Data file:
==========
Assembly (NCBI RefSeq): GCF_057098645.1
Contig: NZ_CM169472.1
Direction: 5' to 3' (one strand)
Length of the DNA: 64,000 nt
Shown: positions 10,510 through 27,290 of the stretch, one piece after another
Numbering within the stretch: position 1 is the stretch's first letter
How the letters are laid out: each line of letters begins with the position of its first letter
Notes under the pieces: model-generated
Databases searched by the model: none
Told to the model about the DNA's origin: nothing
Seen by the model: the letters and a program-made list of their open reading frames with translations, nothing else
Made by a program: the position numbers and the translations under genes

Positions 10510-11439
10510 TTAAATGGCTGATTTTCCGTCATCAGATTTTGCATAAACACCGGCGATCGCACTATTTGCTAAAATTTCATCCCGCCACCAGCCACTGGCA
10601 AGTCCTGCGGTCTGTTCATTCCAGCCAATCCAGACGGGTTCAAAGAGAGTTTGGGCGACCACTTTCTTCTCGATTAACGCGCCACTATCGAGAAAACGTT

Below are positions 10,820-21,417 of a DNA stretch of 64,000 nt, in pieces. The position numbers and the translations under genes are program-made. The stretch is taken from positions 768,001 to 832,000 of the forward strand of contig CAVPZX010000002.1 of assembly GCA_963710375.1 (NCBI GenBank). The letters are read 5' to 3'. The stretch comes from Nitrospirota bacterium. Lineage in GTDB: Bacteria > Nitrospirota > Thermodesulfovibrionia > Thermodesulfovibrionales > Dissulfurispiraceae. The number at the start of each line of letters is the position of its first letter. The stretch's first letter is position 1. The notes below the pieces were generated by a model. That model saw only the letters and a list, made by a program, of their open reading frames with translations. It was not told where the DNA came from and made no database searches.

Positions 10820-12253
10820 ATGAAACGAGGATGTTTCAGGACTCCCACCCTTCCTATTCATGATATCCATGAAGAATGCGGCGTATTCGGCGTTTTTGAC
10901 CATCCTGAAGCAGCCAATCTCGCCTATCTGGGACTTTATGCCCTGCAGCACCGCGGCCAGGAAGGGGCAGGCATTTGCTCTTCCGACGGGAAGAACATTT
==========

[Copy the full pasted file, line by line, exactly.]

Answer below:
Assembly (NCBI RefSeq): GCF_057098645.1
Contig: NZ_CM169472.1
Direction: 5' to 3' (one strand)
Length of the DNA: 64,000 nt
Shown: positions 10,510 through 27,290 of the stretch, one piece after another
Numbering within the stretch: position 1 is the stretch's first letter
How the letters are laid out: each line of letters begins with the position of its first letter
Notes under the pieces: model-generated
Databases searched by the model: none
Told to the model about the DNA's origin: nothing
Seen by the model: the letters and a program-made list of their open reading frames with translations, nothing else
Made by a program: the position numbers and the translations under genes

Positions 10510-11439
10510 TTAAATGGCTGATTTTCCGTCATCAGATTTTGCATAAACACCGGCGATCGCACTATTTGCTAAAATTTCATCCCGCCACCAGCCACTGGCA
10601 AGTCCTGCGGTCTGTTCATTCCAGCCAATCCAGACGGGTTCAAAGAGAGTTTGGGCGACCACTTTCTTCTCGATTAACGCGCCACTATCGAGAAAACGTT

Below are positions 10,820-21,417 of a DNA stretch of 64,000 nt, in pieces. The position numbers and the translations under genes are program-made. The stretch is taken from positions 768,001 to 832,000 of the forward strand of contig CAVPZX010000002.1 of assembly GCA_963710375.1 (NCBI GenBank). The letters are read 5' to 3'. The stretch comes from Nitrospirota bacterium. Lineage in GTDB: Bacteria > Nitrospirota > Thermodesulfovibrionia > Thermodesulfovibrionales > Dissulfurispiraceae. The number at the start of each line of letters is the position of its first letter. The stretch's first letter is position 1. The notes below the pieces were generated by a model. That model saw only the letters and a list, made by a program, of their open reading frames with translations. It was not told where the DNA came from and made no database searches.

Positions 10820-12253
10820 ATGAAACGAGGATGTTTCAGGACTCCCACCCTTCCTATTCATGATATCCATGAAGAATGCGGCGTATTCGGCGTTTTTGAC
10901 CATCCTGAAGCAGCCAATCTCGCCTATCTGGGACTTTATGCCCTGCAGCACCGCGGCCAGGAAGGGGCAGGCATTTGCTCTTCCGACGGGAAGAACATTT